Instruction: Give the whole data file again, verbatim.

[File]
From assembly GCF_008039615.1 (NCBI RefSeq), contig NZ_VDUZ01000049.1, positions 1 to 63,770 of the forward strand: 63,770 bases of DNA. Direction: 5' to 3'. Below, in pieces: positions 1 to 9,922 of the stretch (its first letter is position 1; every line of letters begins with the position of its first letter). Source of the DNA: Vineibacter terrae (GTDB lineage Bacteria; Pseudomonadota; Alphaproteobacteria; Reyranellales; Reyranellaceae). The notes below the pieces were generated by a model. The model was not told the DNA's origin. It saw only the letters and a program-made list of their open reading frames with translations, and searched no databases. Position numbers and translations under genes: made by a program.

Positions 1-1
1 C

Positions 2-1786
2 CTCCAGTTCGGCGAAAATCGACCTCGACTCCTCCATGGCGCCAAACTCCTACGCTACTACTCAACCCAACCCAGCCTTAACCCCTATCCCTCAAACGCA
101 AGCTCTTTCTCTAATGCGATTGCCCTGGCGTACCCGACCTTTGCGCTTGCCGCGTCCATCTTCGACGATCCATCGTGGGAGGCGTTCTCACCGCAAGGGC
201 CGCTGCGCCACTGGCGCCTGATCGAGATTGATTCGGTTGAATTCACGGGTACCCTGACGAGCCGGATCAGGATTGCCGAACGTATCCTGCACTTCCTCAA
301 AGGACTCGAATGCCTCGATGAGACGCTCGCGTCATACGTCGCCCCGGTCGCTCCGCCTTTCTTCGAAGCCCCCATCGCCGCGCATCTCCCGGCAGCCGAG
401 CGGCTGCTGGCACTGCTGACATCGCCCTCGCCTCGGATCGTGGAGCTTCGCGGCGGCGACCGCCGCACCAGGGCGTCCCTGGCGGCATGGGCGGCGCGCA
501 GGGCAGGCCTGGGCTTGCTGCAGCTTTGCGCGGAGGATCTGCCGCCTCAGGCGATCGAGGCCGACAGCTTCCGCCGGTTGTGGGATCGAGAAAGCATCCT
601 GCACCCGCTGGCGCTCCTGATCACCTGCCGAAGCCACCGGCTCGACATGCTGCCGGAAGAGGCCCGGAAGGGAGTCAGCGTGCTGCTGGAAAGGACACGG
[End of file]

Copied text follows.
From assembly GCF_008039615.1 (NCBI RefSeq), contig NZ_VDUZ01000049.1, positions 1 to 63,770 of the forward strand: 63,770 bases of DNA. Direction: 5' to 3'. Below, in pieces: positions 1 to 9,922 of the stretch (its first letter is position 1; every line of letters begins with the position of its first letter). Source of the DNA: Vineibacter terrae (GTDB lineage Bacteria; Pseudomonadota; Alphaproteobacteria; Reyranellales; Reyranellaceae). The notes below the pieces were generated by a model. The model was not told the DNA's origin. It saw only the letters and a program-made list of their open reading frames with translations, and searched no databases. Position numbers and translations under genes: made by a program.

Positions 1-1
1 C

Positions 2-1786
2 CTCCAGTTCGGCGAAAATCGACCTCGACTCCTCCATGGCGCCAAACTCCTACGCTACTACTCAACCCAACCCAGCCTTAACCCCTATCCCTCAAACGCA
101 AGCTCTTTCTCTAATGCGATTGCCCTGGCGTACCCGACCTTTGCGCTTGCCGCGTCCATCTTCGACGATCCATCGTGGGAGGCGTTCTCACCGCAAGGGC
201 CGCTGCGCCACTGGCGCCTGATCGAGATTGATTCGGTTGAATTCACGGGTACCCTGACGAGCCGGATCAGGATTGCCGAACGTATCCTGCACTTCCTCAA
301 AGGACTCGAATGCCTCGATGAGACGCTCGCGTCATACGTCGCCCCGGTCGCTCCGCCTTTCTTCGAAGCCCCCATCGCCGCGCATCTCCCGGCAGCCGAG
401 CGGCTGCTGGCACTGCTGACATCGCCCTCGCCTCGGATCGTGGAGCTTCGCGGCGGCGACCGCCGCACCAGGGCGTCCCTGGCGGCATGGGCGGCGCGCA
501 GGGCAGGCCTGGGCTTGCTGCAGCTTTGCGCGGAGGATCTGCCGCCTCAGGCGATCGAGGCCGACAGCTTCCGCCGGTTGTGGGATCGAGAAAGCATCCT
601 GCACCCGCTGGCGCTCCTGATCACCTGCCGAAGCCACCGGCTCGACATGCTGCCGGAAGAGGCCCGGAAGGGAGTCAGCGTGCTGCTGGAAAGGACACGG